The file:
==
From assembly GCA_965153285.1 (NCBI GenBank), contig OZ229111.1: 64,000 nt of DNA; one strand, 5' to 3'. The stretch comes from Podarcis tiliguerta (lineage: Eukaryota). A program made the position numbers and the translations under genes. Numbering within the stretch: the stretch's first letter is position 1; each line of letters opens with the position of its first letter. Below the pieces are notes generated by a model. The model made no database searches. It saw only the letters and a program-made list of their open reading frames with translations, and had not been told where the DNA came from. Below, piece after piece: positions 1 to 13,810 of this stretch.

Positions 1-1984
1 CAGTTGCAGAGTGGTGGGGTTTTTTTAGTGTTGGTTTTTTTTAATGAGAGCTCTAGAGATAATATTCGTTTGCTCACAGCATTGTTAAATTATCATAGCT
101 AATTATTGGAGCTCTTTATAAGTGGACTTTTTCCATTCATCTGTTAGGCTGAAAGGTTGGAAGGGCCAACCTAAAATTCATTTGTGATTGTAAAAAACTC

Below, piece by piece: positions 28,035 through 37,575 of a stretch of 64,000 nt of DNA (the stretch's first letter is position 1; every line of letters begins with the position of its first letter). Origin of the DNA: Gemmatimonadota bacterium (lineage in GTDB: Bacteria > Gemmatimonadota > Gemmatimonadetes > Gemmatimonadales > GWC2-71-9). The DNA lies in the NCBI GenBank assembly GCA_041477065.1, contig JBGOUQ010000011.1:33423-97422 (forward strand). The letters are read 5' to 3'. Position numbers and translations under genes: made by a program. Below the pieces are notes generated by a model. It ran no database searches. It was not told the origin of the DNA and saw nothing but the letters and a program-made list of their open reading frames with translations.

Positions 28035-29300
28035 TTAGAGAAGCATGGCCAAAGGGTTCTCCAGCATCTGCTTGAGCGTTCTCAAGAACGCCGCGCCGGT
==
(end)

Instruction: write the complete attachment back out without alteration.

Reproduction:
From assembly GCA_965153285.1 (NCBI GenBank), contig OZ229111.1: 64,000 nt of DNA; one strand, 5' to 3'. The stretch comes from Podarcis tiliguerta (lineage: Eukaryota). A program made the position numbers and the translations under genes. Numbering within the stretch: the stretch's first letter is position 1; each line of letters opens with the position of its first letter. Below the pieces are notes generated by a model. The model made no database searches. It saw only the letters and a program-made list of their open reading frames with translations, and had not been told where the DNA came from. Below, piece after piece: positions 1 to 13,810 of this stretch.

Positions 1-1984
1 CAGTTGCAGAGTGGTGGGGTTTTTTTAGTGTTGGTTTTTTTTAATGAGAGCTCTAGAGATAATATTCGTTTGCTCACAGCATTGTTAAATTATCATAGCT
101 AATTATTGGAGCTCTTTATAAGTGGACTTTTTCCATTCATCTGTTAGGCTGAAAGGTTGGAAGGGCCAACCTAAAATTCATTTGTGATTGTAAAAAACTC

Below, piece by piece: positions 28,035 through 37,575 of a stretch of 64,000 nt of DNA (the stretch's first letter is position 1; every line of letters begins with the position of its first letter). Origin of the DNA: Gemmatimonadota bacterium (lineage in GTDB: Bacteria > Gemmatimonadota > Gemmatimonadetes > Gemmatimonadales > GWC2-71-9). The DNA lies in the NCBI GenBank assembly GCA_041477065.1, contig JBGOUQ010000011.1:33423-97422 (forward strand). The letters are read 5' to 3'. Position numbers and translations under genes: made by a program. Below the pieces are notes generated by a model. It ran no database searches. It was not told the origin of the DNA and saw nothing but the letters and a program-made list of their open reading frames with translations.

Positions 28035-29300
28035 TTAGAGAAGCATGGCCAAAGGGTTCTCCAGCATCTGCTTGAGCGTTCTCAAGAACGCCGCGCCGGT